Those of us outside the Nation do it all the time, but it’s not often you see it on the pages of the Boston Globe. Take it away Tom Scocca!
What the Red Sox most resemble, here in 2009, is some unholy amalgamation of the postwar Brooklyn Dodgers and the Grateful Dead. The Dodgers have been mythologized by fans like Doris Kearns Goodwin – not by chance, a vocal member of Red Sox Nation – as lovable underdogs, but in their day they were neither underdogs nor lovable. They were simply the second-biggest bullies in baseball, a rich and successful franchise that could be counted on to beat up the rest of the National League and to get beaten up on by the Yankees.
Red Sox fans don’t even wait for the passage of time to worship the mysteries of their own team. The blue-shirted, pink-hatted crowds descend on other cities’ ballparks for a mass smug-in whenever the Sox are on the road . . . Like Deadheads, they’re indifferent to what city they’ve trailed into, so long as they’re bathing in the presence of like-minded worshippers: Yoooook! Duuuuude!
Rebuttals and concurrences can be submitted in the comments.
Ken Rosenthal of FOX Sports provides an interesting window into how teams handle a player’s contract after he has died in an accident. It was reported on Sunday that Royals pitcher Yordano Ventura died in a car accident in the Dominican Republic. He had three guaranteed years at a combined $19.25 million as well as two $12 million club options with a $1 million buyout each for the 2020-21 seasons.
What happens to that money? Well, that depends on the results of a toxicology report, Rosenthal explains. If it is revealed that Ventura was driving under the influence, payment to his estate can be nullified. The Royals may still choose to pay his estate some money as a gesture of good will, but they would be under no obligation to do so. However, if Ventura’s death was accidental and not caused by his driving under the influence, then his contract remains fully guaranteed and the Royals would have to pay it towards his estate. The Royals would be reimbursed by insurance for an as yet unknown portion of that contract.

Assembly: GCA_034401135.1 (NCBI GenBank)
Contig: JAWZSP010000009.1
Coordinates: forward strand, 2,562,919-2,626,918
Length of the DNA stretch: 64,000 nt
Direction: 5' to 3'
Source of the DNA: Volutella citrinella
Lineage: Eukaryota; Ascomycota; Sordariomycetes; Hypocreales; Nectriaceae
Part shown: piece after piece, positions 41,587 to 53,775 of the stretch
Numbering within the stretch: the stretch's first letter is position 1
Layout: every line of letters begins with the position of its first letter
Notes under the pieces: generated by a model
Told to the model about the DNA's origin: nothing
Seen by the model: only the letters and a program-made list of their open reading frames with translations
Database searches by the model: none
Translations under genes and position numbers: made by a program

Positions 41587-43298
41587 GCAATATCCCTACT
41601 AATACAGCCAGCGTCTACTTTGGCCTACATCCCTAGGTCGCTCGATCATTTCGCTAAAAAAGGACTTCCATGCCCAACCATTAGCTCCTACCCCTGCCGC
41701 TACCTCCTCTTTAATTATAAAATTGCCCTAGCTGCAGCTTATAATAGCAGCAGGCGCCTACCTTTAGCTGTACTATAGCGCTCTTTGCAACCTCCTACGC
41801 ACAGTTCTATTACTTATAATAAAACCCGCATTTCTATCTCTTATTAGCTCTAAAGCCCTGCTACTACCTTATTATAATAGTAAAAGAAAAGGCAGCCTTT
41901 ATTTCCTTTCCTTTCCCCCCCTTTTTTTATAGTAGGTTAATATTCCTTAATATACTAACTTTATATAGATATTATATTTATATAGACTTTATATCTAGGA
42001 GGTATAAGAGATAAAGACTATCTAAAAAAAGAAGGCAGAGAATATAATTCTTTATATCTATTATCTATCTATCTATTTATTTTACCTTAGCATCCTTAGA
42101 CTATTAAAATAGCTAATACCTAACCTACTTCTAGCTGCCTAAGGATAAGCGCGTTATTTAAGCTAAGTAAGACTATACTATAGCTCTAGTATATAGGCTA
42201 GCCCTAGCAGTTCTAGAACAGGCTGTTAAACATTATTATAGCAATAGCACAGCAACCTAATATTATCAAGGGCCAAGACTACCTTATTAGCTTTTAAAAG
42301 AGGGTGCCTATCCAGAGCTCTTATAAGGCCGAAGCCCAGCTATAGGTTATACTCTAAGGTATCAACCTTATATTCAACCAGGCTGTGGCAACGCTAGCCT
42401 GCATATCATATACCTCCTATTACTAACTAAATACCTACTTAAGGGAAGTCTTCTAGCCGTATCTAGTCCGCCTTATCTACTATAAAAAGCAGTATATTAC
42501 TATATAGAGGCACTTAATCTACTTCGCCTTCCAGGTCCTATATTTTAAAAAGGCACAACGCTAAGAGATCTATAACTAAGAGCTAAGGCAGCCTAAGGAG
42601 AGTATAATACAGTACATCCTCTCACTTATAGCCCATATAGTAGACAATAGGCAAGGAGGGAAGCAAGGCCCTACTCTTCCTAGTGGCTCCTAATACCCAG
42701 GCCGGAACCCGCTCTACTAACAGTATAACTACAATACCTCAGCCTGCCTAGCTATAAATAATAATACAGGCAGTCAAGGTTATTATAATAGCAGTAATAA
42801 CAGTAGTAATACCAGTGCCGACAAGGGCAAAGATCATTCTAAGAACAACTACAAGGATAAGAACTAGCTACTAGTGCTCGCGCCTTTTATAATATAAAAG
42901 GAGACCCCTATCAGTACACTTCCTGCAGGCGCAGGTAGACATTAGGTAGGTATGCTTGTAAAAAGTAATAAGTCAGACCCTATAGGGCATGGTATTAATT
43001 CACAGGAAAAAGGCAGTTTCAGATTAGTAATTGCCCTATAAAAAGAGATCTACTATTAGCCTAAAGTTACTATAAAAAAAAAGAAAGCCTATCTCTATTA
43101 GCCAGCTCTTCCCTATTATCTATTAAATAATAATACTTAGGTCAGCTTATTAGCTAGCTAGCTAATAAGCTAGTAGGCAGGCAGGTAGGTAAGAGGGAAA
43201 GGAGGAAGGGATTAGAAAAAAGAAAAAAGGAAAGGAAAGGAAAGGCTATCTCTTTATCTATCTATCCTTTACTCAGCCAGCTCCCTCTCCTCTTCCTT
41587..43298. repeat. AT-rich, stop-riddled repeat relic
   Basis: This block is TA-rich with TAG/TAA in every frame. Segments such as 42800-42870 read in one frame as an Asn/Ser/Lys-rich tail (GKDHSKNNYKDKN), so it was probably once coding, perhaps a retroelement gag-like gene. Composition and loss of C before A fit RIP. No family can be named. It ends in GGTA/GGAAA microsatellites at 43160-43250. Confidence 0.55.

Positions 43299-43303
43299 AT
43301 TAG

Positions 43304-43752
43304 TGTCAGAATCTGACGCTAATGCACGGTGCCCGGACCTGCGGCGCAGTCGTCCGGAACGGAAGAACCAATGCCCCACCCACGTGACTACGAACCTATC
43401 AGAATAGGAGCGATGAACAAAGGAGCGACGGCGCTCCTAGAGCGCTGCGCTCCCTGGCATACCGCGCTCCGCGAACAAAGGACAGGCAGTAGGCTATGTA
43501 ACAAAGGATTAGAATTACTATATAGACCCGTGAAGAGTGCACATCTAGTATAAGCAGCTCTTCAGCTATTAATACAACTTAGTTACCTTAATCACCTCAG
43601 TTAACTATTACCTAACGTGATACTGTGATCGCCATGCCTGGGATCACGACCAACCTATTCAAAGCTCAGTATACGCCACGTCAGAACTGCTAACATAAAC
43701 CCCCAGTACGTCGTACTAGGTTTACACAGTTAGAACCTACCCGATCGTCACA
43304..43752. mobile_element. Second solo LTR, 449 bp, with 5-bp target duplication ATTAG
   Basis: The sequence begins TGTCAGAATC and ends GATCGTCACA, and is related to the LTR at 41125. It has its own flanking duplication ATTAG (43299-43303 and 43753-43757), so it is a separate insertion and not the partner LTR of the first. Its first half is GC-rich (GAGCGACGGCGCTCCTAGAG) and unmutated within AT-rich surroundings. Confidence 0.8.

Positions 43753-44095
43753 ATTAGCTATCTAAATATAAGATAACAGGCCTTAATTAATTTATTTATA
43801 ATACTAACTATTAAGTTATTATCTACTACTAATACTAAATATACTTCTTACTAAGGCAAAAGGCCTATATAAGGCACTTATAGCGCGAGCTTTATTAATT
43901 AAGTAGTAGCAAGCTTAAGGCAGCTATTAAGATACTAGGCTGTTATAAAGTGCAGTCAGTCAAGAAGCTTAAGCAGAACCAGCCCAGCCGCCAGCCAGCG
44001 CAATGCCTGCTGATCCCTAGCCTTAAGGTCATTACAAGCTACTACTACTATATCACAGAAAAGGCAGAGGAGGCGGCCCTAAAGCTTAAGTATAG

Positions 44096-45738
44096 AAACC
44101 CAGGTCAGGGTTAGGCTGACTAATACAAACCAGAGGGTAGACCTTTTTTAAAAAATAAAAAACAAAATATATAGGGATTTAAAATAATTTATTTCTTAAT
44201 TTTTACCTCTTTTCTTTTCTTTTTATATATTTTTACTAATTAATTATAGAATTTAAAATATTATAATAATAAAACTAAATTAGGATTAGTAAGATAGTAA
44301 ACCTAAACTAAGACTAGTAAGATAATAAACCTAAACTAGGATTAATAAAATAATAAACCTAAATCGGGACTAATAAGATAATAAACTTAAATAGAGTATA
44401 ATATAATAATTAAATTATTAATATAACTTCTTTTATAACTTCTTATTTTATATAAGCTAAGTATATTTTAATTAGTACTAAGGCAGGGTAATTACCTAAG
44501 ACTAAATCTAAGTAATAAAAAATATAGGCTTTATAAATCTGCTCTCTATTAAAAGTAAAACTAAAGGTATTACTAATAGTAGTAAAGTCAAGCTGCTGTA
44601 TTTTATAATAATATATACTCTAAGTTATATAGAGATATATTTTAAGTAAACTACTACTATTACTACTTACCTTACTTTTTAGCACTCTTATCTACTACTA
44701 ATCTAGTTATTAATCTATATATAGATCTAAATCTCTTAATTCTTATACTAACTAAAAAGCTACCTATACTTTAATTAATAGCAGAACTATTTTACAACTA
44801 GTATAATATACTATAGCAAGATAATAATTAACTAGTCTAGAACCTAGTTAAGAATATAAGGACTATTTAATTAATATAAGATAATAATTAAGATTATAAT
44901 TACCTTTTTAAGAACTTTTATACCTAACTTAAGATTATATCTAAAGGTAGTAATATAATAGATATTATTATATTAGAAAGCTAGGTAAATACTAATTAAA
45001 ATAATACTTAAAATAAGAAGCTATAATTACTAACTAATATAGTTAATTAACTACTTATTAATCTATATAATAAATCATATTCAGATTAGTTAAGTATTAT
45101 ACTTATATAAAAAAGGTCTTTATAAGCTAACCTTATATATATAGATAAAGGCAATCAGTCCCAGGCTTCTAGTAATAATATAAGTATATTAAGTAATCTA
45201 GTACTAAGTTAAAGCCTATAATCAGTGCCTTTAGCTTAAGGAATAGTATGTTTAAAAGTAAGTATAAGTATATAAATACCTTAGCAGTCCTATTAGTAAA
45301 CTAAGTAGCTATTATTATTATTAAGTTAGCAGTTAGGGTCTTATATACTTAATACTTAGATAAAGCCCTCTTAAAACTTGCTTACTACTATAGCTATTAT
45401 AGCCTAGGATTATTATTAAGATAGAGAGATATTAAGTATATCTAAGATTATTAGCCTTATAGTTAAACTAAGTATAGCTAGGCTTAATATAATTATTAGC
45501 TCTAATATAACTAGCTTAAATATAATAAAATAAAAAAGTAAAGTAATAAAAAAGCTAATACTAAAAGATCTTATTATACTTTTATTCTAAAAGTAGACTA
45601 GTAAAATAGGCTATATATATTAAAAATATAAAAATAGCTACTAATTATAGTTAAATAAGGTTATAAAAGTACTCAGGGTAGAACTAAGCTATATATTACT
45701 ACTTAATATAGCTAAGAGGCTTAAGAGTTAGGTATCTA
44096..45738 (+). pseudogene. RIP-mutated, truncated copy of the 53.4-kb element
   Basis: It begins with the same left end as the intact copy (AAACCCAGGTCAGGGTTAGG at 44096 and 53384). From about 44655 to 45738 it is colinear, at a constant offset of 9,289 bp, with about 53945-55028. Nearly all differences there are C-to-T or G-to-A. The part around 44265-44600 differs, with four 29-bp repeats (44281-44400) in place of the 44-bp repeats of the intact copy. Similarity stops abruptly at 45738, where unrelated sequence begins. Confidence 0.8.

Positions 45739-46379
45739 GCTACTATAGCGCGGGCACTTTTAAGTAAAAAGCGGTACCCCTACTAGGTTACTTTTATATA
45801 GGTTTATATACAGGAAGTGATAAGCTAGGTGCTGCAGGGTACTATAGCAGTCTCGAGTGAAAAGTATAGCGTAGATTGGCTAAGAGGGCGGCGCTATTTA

The results of the toxicology report won’t be known for another three weeks, according to Royals GM Dayton Moore. Dominican Republic authorities said that there was no alcohol found at the scene.
Ventura’s situation is different than that of Marlins pitcher Jose Fernandez, who died in a boating accident this past September. Fernandez was not under contract beyond 2016. He was also legally drunk and cocaine was found in his system after the accident. Still, it is unclear whether or not Fernandez was driving the boat. As a result, his estate will receive an accidental death payment of $1.05 million as well as $450,000 through the players’ standard benefits package, Rosenthal points out.
The Associated Press is reporting that the spring training schedule will be shortened by two days starting in 2018. That change comes as part of the new collective bargaining agreement, which was agreed to last month.
Specifically, the voluntary reporting date for pitchers, catchers, and injured players has been changed to 43 days before the start of the regular season, down from 45. For the rest of the players, the reporting date is 38 days before the start of the regular season, down from 40.
The change goes hand-in-hand with allowing teams 187 days, rather than 183, to complete their 162-game regular season schedule.
While just about everyone seems to be in agreement that the spring training exhibition schedule is too long, team owners are likely very hesitant to shorten that part of the spring schedule because it would cost them money. So they’re just allowing players to arrive to camp a couple of days later.